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Scratching the Chalkboard: Time for a true #10

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Dallas crashes out of the 2018 season

MLS: Knockout Round-Portland Timbers at FC Dallas Tim Heitman-USA TODAY Sports

FC Dallas unceremoniously bowed out of the 2018 playoffs at the hands of Diego Valeri and the Portland Timbers, losing 2-1 and finishing the campaign on a four game losing streak. Collapse? Not quite, but it certainly leaves the same sting from 2017 that this team has tried so hard to erase from recent memory. In 2017, Dallas was in first place in August but ended up just outside of the playoffs by regular season end. In 2018, Dallas was in first place with three games to go, but fell drastically in the standings to fourth place and ended up as the first team out of the playoffs.

We’ll dive in to what happened, and what’s next for this club in the coming weeks, but for now, here’s where things went wrong against Portland.

Rising to the Occasion

Just not the one in the right uniform. Playoffs is where the biggest stars rise to top, put the team on their back and make the statement, “This is why I’m the star.” Sometimes, this is where a field player dazzles the world with their silky smooth skills. Other times, it’s a goalkeeper (Hello, Stefan Frei) who decides it’s time to stand on their head and deliver inhuman performance. Diego Valeri did just that, as the reigning league MVP and put Dallas and their fans out of their misery. However, by doing so, he also did it at the expense of Jesse Gonzalez. Gonzalez, instead of rising to the occasion, delivered a couple of key mistakes that ended FCD’s season.

First, was Valeri’s free kick - which to be fair, was wonderfully struck. However, Gonzalez misread the flight of the ball, got his footwork wrong and miss his chance for playoff glory.

You can see Gonzalez initially stutter steps to his right, before realizing the shot was headed in. Most keepers in this league couldn’t even make that stop in the first place, but given Gonzalez’ starting position and considering his frame and reach, that’s a save he could’ve made 9/10. Sadly, this was that one time.

Then, there was his decision to come off his line without making any contact with the ball that eventually buried Dallas, despite having a man advantage.

On one hand, Carlos Gruezo switched off here and failed to track with Valeri, on the other, Jesse should’ve never ventured forward like that when Reto Ziegler had the angle. It looks like Gonzalez misread the flight of the ball again, or that it took a softer bounce that he was anticipating. Either way, the end result was the same: wrong decision, goal conceded.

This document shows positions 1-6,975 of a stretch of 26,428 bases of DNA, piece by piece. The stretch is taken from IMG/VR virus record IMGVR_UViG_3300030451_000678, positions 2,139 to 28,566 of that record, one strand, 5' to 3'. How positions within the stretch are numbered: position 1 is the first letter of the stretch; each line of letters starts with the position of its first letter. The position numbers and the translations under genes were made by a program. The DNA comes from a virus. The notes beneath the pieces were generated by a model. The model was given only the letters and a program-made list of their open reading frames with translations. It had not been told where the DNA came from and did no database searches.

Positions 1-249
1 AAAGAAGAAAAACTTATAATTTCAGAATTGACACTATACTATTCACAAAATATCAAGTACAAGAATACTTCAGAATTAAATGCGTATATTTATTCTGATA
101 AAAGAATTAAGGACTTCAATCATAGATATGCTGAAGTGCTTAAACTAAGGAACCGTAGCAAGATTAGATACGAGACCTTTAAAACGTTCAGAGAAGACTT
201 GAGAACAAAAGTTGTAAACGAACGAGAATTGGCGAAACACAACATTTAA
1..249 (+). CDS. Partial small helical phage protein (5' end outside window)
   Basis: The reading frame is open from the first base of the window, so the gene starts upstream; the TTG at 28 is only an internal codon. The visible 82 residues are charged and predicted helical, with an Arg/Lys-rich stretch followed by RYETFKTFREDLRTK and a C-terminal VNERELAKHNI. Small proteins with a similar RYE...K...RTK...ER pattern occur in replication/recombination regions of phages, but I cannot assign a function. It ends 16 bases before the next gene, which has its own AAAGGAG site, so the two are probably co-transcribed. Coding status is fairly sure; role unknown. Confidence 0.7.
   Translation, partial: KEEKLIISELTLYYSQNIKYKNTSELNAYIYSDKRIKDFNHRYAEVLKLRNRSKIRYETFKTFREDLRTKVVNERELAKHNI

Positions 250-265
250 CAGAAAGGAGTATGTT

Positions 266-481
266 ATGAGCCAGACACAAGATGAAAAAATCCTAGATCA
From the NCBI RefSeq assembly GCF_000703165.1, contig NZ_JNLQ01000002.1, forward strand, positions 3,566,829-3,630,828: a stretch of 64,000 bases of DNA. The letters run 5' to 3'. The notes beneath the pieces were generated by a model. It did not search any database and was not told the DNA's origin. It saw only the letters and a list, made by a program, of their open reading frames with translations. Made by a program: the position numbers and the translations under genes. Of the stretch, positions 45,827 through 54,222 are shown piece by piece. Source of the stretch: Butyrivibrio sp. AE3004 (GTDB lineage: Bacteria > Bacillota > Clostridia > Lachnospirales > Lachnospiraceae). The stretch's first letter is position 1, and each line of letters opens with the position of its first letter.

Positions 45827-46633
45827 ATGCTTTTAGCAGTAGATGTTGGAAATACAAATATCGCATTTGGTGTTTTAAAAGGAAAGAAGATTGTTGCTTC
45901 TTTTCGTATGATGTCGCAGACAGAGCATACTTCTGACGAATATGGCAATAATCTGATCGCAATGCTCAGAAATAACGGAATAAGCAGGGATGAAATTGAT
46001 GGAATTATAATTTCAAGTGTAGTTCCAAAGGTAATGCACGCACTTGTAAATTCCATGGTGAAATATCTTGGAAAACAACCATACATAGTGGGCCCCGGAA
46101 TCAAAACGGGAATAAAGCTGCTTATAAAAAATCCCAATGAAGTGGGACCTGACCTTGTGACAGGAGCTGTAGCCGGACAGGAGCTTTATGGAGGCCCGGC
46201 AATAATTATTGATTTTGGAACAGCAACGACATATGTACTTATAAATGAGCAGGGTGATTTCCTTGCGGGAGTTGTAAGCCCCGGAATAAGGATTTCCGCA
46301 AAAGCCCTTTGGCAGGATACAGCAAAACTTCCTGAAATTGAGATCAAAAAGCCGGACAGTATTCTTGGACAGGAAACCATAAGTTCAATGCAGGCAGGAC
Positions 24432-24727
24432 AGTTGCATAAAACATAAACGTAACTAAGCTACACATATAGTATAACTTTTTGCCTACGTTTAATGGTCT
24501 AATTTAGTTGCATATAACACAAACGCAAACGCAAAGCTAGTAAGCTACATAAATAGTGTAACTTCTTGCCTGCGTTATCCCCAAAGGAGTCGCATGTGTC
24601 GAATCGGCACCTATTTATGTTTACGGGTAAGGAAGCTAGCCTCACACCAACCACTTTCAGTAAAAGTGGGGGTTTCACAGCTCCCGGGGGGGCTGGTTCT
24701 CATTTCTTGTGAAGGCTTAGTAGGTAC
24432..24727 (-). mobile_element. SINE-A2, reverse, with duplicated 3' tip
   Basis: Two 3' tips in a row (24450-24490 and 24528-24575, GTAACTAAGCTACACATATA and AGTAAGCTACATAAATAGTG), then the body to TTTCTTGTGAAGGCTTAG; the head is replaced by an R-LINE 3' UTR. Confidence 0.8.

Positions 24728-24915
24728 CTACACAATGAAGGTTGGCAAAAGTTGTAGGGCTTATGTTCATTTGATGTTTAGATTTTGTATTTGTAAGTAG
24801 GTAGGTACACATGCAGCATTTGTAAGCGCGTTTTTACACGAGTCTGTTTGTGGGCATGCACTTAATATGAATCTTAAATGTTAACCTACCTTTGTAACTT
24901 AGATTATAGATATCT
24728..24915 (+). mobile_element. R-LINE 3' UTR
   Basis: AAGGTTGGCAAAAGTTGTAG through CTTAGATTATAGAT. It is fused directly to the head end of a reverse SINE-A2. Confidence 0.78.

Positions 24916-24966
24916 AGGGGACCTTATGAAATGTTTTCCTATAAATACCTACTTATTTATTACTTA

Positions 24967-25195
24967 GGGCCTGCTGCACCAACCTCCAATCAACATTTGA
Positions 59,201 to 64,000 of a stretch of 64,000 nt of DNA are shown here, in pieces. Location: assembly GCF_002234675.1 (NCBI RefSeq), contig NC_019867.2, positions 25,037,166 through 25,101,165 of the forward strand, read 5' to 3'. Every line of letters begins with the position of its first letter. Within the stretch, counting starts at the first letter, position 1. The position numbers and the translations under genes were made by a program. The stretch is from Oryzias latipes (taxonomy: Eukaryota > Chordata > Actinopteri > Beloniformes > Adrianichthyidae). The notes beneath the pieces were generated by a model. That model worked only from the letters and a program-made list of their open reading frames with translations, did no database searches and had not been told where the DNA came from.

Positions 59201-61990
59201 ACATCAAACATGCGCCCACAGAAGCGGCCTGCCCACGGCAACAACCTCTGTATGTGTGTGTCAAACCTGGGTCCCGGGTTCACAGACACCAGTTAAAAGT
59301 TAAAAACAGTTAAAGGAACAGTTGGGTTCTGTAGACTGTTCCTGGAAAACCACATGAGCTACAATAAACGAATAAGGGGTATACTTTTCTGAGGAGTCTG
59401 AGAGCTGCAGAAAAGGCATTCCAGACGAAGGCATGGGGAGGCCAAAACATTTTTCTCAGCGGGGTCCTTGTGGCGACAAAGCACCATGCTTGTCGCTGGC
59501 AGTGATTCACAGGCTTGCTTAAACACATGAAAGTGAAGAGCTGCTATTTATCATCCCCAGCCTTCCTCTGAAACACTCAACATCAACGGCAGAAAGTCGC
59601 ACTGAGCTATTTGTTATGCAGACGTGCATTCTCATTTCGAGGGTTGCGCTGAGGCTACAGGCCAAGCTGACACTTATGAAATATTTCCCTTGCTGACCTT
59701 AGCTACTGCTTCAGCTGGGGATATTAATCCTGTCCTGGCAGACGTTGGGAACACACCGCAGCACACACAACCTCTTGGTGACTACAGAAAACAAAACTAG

Gonzalez is still very young in terms of goalkeeper years. He still has the potential to be an elite goal stopper. How he learns and adjusts from these mistakes will determine the trajectory of his career. Despite the errors, I’m still banking that he’ll turn up good soon.

Offense Disappeared

The adage is that defense wins your championships. It’s a tried and bored trope that American broadcasters love to throw out there for the viewers, devoid of any actual analysis. At best, it’s lazy. At worst, it’s misinforming.

(To be clear, I didn’t hear this on the broadcast last night. So no shade being thrown to anyone. This is more a broad, general statement.)

Dallas ended the season on a four game losing skid, and were outscored 8-2 in the process. And despite an overwhelming shot advantage over the Timbers (22-5), it didn’t really look or feel like Dallas was going to get on the board, much less find an equalizer in this one.

One explanation was the Timbers did a solid job of shutting out Maximiliano Urruti as the teams’ #10.

Urruti was his usual active self, but once Dallas trailed and then eventually had the man advantage, the team needed someone who would carve out passes to stretch the Portland defense who was content to sit back and defend.

(Why didn’t Pablo Aranguiz make the 18 again?)

Urruti provided zero open play key passes, and managed just two shots in this contest. Urruti can play and has skills that Oscar Pareja can utilize. But the Timbers effectively exposed Maxi’s weakness as a true playmaker, and nullified Urruti’s industrious motor by forcing him into playing a game he wasn’t truly suited for.

The experiment was worth a look. It kept Urruti on the field, utilized his relentless energy and more importantly, it bought time (hopefully) for Aranguiz to get acclimated to the team and league. Here’s hoping that Pablo takes the #10 role starting today and gives this team the much needed playmaker that they needed last night.